Harry Belafonte

Harry Belafonte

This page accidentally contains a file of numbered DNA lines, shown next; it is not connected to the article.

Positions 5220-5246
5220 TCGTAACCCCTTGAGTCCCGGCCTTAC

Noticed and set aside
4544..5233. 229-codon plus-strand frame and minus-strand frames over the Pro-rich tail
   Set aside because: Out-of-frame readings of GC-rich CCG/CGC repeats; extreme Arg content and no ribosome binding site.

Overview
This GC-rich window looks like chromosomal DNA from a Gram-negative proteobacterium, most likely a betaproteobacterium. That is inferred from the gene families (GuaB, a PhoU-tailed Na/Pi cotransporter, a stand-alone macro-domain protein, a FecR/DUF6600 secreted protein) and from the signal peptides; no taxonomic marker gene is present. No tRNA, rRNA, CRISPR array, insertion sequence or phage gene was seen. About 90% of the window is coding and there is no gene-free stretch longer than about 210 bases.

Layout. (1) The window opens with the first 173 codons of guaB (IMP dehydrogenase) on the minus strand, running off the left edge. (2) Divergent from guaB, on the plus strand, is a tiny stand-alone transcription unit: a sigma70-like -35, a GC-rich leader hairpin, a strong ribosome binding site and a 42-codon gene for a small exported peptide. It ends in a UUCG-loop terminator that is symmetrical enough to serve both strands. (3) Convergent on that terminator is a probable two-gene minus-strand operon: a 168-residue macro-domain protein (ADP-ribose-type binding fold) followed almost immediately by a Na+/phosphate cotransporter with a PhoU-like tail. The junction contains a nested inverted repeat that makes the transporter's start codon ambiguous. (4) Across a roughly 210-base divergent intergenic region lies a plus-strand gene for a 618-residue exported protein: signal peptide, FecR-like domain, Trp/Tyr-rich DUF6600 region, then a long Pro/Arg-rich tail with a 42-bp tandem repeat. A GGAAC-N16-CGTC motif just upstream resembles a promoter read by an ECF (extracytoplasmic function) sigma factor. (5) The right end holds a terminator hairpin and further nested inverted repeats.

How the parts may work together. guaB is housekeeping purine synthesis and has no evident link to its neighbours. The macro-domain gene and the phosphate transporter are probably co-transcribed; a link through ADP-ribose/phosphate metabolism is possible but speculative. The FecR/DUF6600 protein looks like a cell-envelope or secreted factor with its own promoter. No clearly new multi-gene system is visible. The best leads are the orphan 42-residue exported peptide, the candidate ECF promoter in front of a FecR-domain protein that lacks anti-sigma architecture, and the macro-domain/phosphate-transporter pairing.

Multi-talented actor and musician Harry Belafonte was the first black performer to win an Emmy Award and the first recording artist to sell over a million copies of an album, though he was doubtlessly most proud of his longstanding work as an activist in international fights against racism, violence and world hunger. Belafonte got his start in New York theater, but his sideline as a nightclub singer propelled his mainstream breakout when his 1954 album Calypso popularized the music of his Jamaican heritage and hit number one on the charts. A respected authority on international folk music and a world-touring performer, Belafonte also enjoyed a career as an actor and producer, where he was involved in important early African-American productions including "Carmen Jones" (1954), in which he starred alongside Dorothy Dandridge, and Lorraine Hansberry's landmark play "To Be Young, Gifted, and Black," which he produced. Whatever the nature of the work, Belafonte's style remained solid - the casual friendliness and warm, jaunty humor were sincere; the fierceness and intensity often surprising.